The products we buy these days come from all over the world and can be shipped to us in a matter of days. With online retail more popular than ever, many of us pay little attention to the reputation of a product manufacturer or where it was made. As a result, we could be buying a dangerous and defective product without knowing it.
If you or a loved one has been seriously injured by a dangerous product, it is important to understand your legal options for seeking compensation and holding the manufacturer accountable. Below, you’ll find a basic overview of the three most common types of product liability claims.
Products with alleged defects in design
The first step in bringing a product to market is to design it, and the designs must include safety considerations. When designers fail to account for what could go wrong with a product or design elements that could fail under normal use, every copy of the product made will be flawed and dangerous, precisely because the dangers are “baked in” to the design itself.
Examples could include:
- A children’s swing set that doesn’t provide enough stability to prevent tipping over when both swings are being used at once
- An electric pressure cooker that cannot withstand the amount of pressure created on its highest setting
- Car airbags that inflate too forcefully, leading to explosions and the release of shrapnel
Products with alleged manufacturing defects
In this scenario, the design of a product is sound, but there are problems with either the components used or the manufacturing process that makes the product dangerous. In many cases, defects are limited to a certain number of product “batches” rather than all products produced.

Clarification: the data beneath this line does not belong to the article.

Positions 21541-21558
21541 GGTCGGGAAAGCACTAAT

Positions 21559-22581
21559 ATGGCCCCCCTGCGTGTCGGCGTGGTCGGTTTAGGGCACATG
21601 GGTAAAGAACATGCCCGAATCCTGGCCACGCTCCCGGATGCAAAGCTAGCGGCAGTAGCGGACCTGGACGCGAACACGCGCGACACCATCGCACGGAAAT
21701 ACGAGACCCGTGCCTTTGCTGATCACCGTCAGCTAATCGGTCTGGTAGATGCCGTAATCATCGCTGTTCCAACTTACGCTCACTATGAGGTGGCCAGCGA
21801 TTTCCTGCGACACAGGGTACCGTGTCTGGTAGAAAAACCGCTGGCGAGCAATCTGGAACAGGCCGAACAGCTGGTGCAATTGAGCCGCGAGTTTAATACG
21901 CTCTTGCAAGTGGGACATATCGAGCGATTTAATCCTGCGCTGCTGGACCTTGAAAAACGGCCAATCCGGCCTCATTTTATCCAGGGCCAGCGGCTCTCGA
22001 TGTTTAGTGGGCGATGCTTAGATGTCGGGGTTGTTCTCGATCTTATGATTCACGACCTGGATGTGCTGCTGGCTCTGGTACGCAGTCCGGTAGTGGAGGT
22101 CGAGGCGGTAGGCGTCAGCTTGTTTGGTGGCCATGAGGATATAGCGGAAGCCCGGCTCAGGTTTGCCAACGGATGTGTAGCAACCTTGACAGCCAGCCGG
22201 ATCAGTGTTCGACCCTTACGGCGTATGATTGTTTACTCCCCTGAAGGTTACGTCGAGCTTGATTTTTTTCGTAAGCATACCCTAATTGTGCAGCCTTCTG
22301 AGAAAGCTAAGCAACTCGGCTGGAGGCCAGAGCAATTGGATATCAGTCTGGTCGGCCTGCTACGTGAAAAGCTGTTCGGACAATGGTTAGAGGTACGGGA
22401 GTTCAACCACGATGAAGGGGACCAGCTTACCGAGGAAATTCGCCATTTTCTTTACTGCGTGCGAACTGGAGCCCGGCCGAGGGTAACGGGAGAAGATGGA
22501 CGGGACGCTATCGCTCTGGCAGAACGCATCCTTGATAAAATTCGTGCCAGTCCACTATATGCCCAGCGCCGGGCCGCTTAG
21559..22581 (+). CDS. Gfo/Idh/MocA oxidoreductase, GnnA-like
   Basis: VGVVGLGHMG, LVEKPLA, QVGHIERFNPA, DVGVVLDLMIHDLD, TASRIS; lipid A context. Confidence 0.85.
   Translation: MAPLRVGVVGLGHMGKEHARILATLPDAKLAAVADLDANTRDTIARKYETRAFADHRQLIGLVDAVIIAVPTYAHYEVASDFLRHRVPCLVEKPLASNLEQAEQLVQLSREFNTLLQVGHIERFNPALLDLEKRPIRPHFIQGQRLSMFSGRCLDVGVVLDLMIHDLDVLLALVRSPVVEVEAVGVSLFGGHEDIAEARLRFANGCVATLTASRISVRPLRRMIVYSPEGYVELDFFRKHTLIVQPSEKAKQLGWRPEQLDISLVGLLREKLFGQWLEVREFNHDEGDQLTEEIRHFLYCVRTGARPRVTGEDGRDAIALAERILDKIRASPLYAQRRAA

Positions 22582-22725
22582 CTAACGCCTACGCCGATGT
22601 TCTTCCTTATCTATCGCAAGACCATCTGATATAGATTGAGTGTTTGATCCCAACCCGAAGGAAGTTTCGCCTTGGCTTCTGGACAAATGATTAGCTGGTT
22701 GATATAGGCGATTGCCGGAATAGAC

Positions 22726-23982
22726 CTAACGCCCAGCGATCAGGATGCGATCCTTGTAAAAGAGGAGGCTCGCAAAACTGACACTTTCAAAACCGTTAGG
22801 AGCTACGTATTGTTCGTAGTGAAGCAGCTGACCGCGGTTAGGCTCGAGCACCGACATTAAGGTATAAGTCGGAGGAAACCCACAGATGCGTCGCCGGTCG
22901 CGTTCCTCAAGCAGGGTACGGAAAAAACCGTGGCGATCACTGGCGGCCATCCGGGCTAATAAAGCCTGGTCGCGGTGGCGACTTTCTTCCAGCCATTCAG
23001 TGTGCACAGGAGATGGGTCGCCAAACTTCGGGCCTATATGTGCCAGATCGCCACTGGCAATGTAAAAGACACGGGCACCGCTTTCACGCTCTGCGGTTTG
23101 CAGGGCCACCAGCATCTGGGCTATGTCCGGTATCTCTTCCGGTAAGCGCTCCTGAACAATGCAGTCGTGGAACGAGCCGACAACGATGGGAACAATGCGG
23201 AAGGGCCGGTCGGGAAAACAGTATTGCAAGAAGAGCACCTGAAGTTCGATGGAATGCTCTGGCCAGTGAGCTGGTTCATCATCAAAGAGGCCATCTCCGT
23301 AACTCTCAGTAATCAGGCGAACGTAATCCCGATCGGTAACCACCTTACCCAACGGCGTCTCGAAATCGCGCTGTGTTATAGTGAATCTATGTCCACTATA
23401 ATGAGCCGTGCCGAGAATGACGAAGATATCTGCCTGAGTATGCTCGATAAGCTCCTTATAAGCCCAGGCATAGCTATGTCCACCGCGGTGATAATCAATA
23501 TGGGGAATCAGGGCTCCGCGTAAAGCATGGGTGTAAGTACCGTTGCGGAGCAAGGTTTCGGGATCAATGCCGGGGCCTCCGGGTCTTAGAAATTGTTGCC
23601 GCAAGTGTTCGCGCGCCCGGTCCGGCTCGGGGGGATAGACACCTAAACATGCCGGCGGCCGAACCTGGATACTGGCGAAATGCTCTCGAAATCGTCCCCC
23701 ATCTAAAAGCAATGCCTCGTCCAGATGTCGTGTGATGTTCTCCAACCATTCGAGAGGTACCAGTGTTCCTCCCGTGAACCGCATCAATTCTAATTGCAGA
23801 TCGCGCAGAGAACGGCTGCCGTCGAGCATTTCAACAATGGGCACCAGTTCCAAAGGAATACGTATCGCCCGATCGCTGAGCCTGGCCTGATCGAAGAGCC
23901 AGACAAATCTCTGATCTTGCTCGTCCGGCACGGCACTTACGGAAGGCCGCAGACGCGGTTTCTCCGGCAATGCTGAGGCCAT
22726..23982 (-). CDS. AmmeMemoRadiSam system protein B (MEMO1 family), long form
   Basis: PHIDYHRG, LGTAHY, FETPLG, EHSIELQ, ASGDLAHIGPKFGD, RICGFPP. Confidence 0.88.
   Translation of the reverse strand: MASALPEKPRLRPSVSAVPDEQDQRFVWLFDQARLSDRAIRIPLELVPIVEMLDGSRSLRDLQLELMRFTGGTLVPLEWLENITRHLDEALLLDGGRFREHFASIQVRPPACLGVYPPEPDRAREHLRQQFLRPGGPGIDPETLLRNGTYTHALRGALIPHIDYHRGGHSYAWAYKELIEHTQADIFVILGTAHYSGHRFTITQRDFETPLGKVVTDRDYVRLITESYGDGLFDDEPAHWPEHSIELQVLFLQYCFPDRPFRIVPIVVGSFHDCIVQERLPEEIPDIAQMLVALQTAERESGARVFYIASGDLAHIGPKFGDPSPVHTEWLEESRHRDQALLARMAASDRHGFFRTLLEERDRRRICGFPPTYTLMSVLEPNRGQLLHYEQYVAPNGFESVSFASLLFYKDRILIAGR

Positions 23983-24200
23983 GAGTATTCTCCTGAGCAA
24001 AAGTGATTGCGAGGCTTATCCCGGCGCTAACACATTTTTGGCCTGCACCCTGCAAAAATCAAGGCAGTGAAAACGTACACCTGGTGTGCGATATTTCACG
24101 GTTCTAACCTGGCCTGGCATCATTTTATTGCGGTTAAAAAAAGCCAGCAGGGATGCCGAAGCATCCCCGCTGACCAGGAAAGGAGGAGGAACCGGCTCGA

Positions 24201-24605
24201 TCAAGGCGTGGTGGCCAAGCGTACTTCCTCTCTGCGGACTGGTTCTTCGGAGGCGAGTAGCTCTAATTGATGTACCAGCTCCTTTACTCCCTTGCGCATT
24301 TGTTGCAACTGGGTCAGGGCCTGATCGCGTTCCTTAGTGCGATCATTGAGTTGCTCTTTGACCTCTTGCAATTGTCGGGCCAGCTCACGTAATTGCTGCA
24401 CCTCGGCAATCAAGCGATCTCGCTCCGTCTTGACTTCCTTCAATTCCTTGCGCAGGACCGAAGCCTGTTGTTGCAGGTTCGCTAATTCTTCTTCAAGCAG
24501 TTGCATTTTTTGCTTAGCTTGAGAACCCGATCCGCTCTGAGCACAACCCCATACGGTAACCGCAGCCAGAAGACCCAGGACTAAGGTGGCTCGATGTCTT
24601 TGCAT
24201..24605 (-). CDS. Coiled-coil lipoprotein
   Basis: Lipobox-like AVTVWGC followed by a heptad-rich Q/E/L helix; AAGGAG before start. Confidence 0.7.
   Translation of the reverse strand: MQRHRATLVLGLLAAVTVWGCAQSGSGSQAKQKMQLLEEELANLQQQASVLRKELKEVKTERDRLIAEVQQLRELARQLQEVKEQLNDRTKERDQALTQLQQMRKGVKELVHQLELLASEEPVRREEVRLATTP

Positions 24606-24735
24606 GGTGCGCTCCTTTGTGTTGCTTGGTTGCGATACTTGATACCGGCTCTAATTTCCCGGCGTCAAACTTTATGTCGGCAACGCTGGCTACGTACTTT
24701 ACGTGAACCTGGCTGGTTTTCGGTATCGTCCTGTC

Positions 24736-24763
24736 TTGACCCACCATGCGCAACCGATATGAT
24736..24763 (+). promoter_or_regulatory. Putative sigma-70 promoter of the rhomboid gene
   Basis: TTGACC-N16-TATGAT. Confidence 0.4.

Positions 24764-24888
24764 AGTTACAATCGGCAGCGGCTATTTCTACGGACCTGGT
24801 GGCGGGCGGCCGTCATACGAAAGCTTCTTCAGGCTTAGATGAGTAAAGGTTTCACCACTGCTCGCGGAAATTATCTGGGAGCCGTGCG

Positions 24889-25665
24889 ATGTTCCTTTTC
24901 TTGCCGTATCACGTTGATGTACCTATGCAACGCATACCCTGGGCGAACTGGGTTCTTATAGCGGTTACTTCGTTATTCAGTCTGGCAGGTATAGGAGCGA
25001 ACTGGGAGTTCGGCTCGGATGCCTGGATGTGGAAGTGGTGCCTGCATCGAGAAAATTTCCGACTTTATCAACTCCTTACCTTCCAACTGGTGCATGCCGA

Examples could include:
- Over-the-counter pain relievers containing contaminated ingredients that can sicken or poison users
- An automobile with defective welds that could lead to cracking and breaking apart
- A line of laptops with batteries that can overheat and catch fire
Failure to warn consumers of safety risks
Obviously, some products are much more dangerous than others, and not all of these dangers can be mitigated. But it is up to product manufacturers to include adequate warnings to consumers as well as directions for safe usage of a product. This is especially important for dangers that may not be immediately apparent.
A good example is household cleaning chemicals. Most of us would instinctively know not to drink these products (although warnings are usually included anyway). But what about using a product in an enclosed area without a lot of ventilation? If product manufacturers fail to include this warning, some consumers could suffer health problems or even brain damage.
Do you have a claim?
Most conscientious companies carefully test and label their products, both to keep consumers safe and to avoid legal liability. But problems can and do still occur. If you’ve been seriously injured by a defective and/or dangerous product, please discuss your legal options with an attorney.